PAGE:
How this blog began: Boat, garden, party venue and writer's retreat.

Thursday, 26 July 2012

Quay Character Canoe-Man Jon

One of the great things about having a Boat For My Potplants on Wivenhoe Quay is that you tend to meet all sorts of interesting people.

Take Jon for example - one of my Quay Characters of Wivenhoe. When he asked me last night if I'd like to join him on a 5am canoe trip this morning, my head began to think of what excuse I could muster in order to get out of it. Then I thought 'Why not?'

So there I was at five o'clock all ready to go. We made record time from Wivenhoe to Mersea Island where we lit a fire on the beach to cook our sausages and make a brew. We laid out the fishing net, but sadly caught nothing, but what the heck?

By the time many people were surfacing from their slumberlands we'd already had hours of exhilaration and exercise as the sun burst through the mist. It was magical.

Tuesday, 24 July 2012

Much Respect To Nautical Neighbour John

There's been so much happening with the Boat For My Potplants since my last blog - only a few short days ago, when I went out on it for the first time.

Firstly there was the spectacular Wivenhoe Regatta on Saturday when we welcomed at one point 15 people on board all at the same time, and a good party was had by all.

Secondly there was the meeting set up with the chaps at Radio Wivenhoe to progress my nutty-as-a-fruitcake idea to turn the boat into The World's Smallest Pirate Radio Station. It looks like it might actually happen. Watch this space!

Thirdly I went down to dead-head the old geraniums yesterday, and Nautical Neighbour John was next door fiddling with his ropes. He kindly offered to take me out for some much-appreciated tuition on my boat, teaching me how to get used to my Shiny Suzuki. I learned about wind directions, currents, tides, reversing and turning. John certainly knows his stuff.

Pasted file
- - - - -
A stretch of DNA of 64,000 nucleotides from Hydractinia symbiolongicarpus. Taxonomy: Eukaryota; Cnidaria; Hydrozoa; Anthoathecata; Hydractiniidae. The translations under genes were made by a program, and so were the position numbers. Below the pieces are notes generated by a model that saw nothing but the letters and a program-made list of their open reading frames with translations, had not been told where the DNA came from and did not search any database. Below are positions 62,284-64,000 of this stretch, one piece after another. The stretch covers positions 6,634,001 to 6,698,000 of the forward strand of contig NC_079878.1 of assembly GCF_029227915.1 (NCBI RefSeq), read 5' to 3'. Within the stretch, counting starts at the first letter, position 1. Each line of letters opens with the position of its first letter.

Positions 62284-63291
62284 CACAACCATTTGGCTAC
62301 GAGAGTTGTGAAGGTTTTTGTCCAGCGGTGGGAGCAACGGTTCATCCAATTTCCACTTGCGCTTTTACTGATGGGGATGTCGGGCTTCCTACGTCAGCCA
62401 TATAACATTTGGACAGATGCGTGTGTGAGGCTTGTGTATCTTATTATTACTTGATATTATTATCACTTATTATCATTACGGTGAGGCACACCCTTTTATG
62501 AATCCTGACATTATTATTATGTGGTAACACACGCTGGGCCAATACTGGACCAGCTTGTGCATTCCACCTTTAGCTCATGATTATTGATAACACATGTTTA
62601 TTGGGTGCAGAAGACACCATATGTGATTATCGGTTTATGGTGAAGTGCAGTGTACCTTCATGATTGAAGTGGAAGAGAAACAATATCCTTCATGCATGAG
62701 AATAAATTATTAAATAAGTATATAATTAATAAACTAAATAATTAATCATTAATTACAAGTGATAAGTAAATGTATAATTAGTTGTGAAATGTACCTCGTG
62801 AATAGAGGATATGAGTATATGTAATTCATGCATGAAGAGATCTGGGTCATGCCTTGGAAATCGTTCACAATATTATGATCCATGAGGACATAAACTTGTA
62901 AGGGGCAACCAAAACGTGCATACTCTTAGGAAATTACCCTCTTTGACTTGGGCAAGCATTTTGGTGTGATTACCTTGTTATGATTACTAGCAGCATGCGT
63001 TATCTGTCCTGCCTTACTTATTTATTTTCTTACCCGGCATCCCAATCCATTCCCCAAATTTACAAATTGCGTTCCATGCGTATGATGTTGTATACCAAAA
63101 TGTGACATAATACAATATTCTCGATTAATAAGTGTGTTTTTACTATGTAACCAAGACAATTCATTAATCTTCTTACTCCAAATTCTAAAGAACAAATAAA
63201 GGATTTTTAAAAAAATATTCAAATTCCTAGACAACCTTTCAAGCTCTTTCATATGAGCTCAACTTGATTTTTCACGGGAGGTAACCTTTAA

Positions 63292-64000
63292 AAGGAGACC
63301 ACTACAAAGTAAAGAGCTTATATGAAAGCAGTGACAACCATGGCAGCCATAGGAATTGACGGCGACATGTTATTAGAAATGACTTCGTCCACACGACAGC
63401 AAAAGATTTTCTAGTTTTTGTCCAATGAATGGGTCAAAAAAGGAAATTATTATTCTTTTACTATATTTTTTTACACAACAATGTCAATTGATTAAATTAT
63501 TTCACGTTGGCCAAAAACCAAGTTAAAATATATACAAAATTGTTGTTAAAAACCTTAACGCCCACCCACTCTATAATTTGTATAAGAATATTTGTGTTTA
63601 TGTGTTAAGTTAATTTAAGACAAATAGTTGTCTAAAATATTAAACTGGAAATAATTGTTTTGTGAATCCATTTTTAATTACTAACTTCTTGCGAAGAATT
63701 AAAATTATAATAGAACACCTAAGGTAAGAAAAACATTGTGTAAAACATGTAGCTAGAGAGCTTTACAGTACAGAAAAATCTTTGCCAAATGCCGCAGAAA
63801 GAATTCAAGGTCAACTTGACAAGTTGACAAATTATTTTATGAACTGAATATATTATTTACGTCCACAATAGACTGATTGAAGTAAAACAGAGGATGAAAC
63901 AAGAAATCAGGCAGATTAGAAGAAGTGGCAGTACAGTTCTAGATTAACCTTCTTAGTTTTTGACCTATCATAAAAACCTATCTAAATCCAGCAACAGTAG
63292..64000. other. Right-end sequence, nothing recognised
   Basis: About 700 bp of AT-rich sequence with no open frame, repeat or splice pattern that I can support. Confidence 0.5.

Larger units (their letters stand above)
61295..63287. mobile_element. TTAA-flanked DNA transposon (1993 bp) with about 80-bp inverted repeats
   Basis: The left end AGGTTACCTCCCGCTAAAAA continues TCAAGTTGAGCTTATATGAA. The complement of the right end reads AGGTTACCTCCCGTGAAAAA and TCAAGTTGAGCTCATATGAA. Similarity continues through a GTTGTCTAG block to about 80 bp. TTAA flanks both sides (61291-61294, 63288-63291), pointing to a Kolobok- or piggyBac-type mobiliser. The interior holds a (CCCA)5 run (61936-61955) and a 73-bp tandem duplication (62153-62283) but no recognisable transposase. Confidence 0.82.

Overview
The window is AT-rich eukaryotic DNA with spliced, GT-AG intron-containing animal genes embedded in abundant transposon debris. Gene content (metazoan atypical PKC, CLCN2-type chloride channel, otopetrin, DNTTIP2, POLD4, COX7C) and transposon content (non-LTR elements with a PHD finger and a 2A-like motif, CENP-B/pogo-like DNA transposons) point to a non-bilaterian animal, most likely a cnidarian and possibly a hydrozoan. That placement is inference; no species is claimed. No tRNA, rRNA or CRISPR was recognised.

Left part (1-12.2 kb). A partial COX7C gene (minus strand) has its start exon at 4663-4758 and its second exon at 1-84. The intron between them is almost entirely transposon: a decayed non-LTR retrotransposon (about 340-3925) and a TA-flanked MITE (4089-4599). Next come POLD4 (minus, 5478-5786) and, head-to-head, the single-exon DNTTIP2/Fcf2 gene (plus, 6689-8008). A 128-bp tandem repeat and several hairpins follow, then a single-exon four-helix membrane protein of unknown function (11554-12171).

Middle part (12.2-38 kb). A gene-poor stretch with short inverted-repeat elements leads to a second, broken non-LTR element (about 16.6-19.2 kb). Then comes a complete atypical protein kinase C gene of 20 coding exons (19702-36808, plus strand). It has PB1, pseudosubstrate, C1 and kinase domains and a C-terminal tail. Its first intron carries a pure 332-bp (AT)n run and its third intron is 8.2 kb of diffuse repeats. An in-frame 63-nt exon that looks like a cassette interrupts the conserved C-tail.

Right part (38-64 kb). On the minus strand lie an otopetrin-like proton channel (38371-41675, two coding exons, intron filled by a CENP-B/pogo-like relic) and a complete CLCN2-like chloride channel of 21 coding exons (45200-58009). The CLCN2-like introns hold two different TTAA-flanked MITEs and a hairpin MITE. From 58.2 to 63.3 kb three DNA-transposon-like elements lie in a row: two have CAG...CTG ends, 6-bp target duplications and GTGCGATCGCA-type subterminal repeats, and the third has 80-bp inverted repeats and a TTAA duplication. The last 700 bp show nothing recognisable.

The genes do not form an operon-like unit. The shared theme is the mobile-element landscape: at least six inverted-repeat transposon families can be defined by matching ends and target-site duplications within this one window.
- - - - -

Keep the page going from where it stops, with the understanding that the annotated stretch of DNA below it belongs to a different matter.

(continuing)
He let me take the helm all the time, including going out and back in to my mooring.

Considering his boat is moored next to mine, and it's a hundred-year-old beauty and must be worth a mint, he took a lot of guts to entrust me with the maneuvering. I took it nice and slow, and even though I say so myself, I think I didn't do too bad a job, thanks to John's excellent tuition skills.

Much respect to him.

Saturday, 21 July 2012

At Last!

Paul rang me on the phone. 'Whatever happens, we're going out on that boat today'. And who was I to argue?
At last the weather conditions were perfect.
At last the tide was high enough for long enough.
At last I had some confidence.

And sure enough, with Mike's help and guidance, off we went.

We picked Paul up from the jetty.
Jane came along too.
The motor purred like a kitten.
And I was like a kid at Christmas.

At last, after all this time and so many aborted attempts, my Boat For My Potplants finally became a boat on the river. At last.

Sunday, 15 July 2012

All Ready But Nowhere To Go

It's not easy being on a tidal river - having to wait for the high water at a time when we could all be present - and with the ghastly weather of late, this was the umpteenth aborted attempt at actually going out on the river.

Mike - who I'm confident knows a thing or two about ropes, hooks, cleats and knots - gave me a first-class lesson in how to get untied. Paul followed his instructions to a tee. Jane tended the geraniums, and I said how windy it was and that I don't think we should go out in it.

I was overruled and so we got ourselves prepared. We sat in the cabin and waited for the tide to come in. And we waited some more. I was poised to lower the shiny new motor into the water and start her up with the key that was all ready to be turned.

The water level rose. The boat began to float. How exciting, I thought. But then the tide went out as quickly as it had come in, and we were left on the mud again with nowhere to go.

There was much talk of neaps and springs, and how we should have been better off next week when the spring tide was due. So we called it a day and agreed to try again next Thursday.

At least Jane managed to get the geraniums dead-headed.